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Old 04-25-2015, 09:54 AM   #43
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Originally Posted by Frankc26 View Post
I just bought a used phaeton 40. Will measure length. I assume I can exclude mirrors and tow hitch.
If you do this, you will cause yourself grief. Even thought the CA DMV rules say to ignore safety equipment when measuring, you will find the Phaeton is over 40 ft. (I recall mine around 6" over). You will ask yourself "should I include the rear ladder?).
Then you will ask "Do they go by model # or actual measurement?" I think it depends on who is asking the question.

Then you will need to ask yourself do I want the hassle of a non-com Class B.
Medical check every 2 yrs and driving test Finally, ask yourself, will it really matter.

I think it will come down to a gamble. I don't think it matters what any CHP officer says. Yes, he can write you a ticket, but that only means you go to court (he is not pronouncing you guilty). The insurance company wrote you a policy for your rig (with your name on it), so they will just process any claims. They are not going to try to debate your license type because they checked that out when they wrote the policy.

This is such an interesting thread because of the varied opinions (including mine).

Regards,
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Old 04-25-2015, 10:08 AM   #44
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If the title and manufacturer state 40 then it is 40.

If you measure it as 40.5 so what as you did not build it so not your issue.

Insurance is listed by VIN and your license so they have all the information required to insure it properly.

If dmv indicates you are good with your license and you are not comfortable ask them for a printout supporting it and get their card and staple it to your registration.

If it ever is an issue on the side of some road hand that to the LEO and state you asked and was gived that.
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Old 04-25-2015, 10:48 AM   #45
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A guy that used to park his Class A in the same indoor storage we use totaled his coach and had not gotten a class B endorsement. His insurance company refused to pay anything but the lender wants all the $ on the loan. He is not in a good position now. I went and took the test.


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Old 04-25-2015, 03:38 PM   #46
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Originally Posted by BobGed View Post
I'm sure it was probably a typo, as I believe you meant to say 26,000 lbs.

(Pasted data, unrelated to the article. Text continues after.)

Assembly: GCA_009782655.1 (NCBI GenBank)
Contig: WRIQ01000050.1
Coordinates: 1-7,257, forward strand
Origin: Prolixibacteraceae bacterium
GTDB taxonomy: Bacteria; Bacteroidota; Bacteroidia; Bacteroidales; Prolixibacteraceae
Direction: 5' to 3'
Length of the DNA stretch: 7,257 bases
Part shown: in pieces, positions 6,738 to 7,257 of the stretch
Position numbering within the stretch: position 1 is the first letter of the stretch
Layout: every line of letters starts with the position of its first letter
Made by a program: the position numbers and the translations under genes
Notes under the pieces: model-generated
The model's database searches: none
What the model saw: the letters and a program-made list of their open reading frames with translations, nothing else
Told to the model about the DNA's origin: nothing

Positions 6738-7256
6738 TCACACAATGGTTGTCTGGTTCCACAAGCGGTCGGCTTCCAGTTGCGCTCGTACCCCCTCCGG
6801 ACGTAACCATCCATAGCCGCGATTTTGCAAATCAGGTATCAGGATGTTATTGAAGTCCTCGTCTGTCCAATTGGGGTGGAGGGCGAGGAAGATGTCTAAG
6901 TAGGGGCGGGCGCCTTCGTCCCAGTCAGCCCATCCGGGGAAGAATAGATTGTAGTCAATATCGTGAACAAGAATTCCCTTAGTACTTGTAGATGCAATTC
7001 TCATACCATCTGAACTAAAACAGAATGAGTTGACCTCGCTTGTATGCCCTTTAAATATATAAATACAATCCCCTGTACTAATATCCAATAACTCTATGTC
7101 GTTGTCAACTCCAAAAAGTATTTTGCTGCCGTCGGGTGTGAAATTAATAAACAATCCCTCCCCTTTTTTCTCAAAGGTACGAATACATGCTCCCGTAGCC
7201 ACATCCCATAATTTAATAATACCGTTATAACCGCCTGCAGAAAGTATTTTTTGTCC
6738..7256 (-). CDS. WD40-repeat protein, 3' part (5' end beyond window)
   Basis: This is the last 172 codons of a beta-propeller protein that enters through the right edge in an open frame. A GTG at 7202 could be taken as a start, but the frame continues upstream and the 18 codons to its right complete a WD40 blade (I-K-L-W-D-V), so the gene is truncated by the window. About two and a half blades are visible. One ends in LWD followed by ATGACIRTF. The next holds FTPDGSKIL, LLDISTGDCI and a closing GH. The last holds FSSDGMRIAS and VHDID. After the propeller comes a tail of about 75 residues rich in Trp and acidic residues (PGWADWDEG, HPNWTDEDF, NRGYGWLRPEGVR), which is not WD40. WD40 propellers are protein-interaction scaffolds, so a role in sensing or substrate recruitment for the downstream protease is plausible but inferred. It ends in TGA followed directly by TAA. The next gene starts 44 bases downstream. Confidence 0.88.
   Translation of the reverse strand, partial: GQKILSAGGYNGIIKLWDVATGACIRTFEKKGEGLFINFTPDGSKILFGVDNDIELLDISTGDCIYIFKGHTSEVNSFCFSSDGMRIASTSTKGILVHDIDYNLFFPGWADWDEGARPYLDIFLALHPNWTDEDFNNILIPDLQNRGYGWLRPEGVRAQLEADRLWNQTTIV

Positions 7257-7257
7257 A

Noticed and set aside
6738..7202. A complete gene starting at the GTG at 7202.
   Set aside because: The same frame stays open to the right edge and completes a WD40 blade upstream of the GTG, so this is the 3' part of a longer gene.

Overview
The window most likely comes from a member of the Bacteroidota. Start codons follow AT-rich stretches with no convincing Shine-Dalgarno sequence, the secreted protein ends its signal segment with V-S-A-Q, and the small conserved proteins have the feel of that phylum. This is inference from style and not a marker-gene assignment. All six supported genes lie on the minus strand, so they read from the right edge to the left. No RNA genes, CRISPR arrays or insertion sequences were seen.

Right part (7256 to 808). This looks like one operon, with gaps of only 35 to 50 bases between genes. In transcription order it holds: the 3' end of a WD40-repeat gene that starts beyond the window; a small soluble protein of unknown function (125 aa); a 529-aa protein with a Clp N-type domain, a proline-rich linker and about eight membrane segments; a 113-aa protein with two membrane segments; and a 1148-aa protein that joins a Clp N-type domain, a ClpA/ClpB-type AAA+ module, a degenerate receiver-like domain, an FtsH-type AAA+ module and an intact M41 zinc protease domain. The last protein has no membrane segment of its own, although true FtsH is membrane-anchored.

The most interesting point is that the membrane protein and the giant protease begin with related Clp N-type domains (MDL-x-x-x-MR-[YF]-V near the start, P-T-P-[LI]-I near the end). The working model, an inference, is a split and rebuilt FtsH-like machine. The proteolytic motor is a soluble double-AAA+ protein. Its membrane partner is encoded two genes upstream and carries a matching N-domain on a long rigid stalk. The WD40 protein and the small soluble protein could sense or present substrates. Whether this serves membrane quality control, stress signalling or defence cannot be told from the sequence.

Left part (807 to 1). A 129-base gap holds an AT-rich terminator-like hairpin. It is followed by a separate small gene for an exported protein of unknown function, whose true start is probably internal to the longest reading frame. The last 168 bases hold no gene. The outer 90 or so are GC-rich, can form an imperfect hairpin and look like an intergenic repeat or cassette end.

Nope, it is not a typo.
Class D is standard license
Class C is 16K to 26K
Class B is 26K+
Class A Towing a trailer 10K+
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Old 04-25-2015, 04:25 PM   #47
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Originally Posted by dpinvidic View Post
<snip> They are not going to try to debate your license type because they checked that out when they wrote the policy.

This is such an interesting thread because of the varied opinions (including mine).

Regards,
Dan
Yup, I too am always amused at the different opinions on this topic each time threads like these pop up and I'm not saying that any one person's is necessarily right or wrong so I may as well give mine.

I'm not so sure that insurance companies check your drivers' license when they write the policy to check if 1) your state requires a non-commercial Class B and 2) if you have one. I've always been told that being properly licensed is ultimately YOUR responsibility and not the insurance company's nor the DMV's.

Also, in many states that require a non-commercial Class B, you do not need a medical certificate renewal every two years and that is what distinguishes it from an actual CDL. In Nevada, that's the only thing that differentiates a non-commercial Class B from a Class B CDL ...it's the medical certification as all other requirements and tests are exactly the same between the two.

Pertaining to the "length" issue, I once asked that question to a California DMV supervisor at a social function and she told me that "they should" be going by the manufacture's stated length and went on to say that she didn't believe that any DMV office would physically measure the rig nor would a CHP officer actually get out a tape measure on the side of the highway to measure a motorhome on a traffic stop to determine if the driver was required to posses a Class B license but rather use the manufacturer's documentation to determine the official length.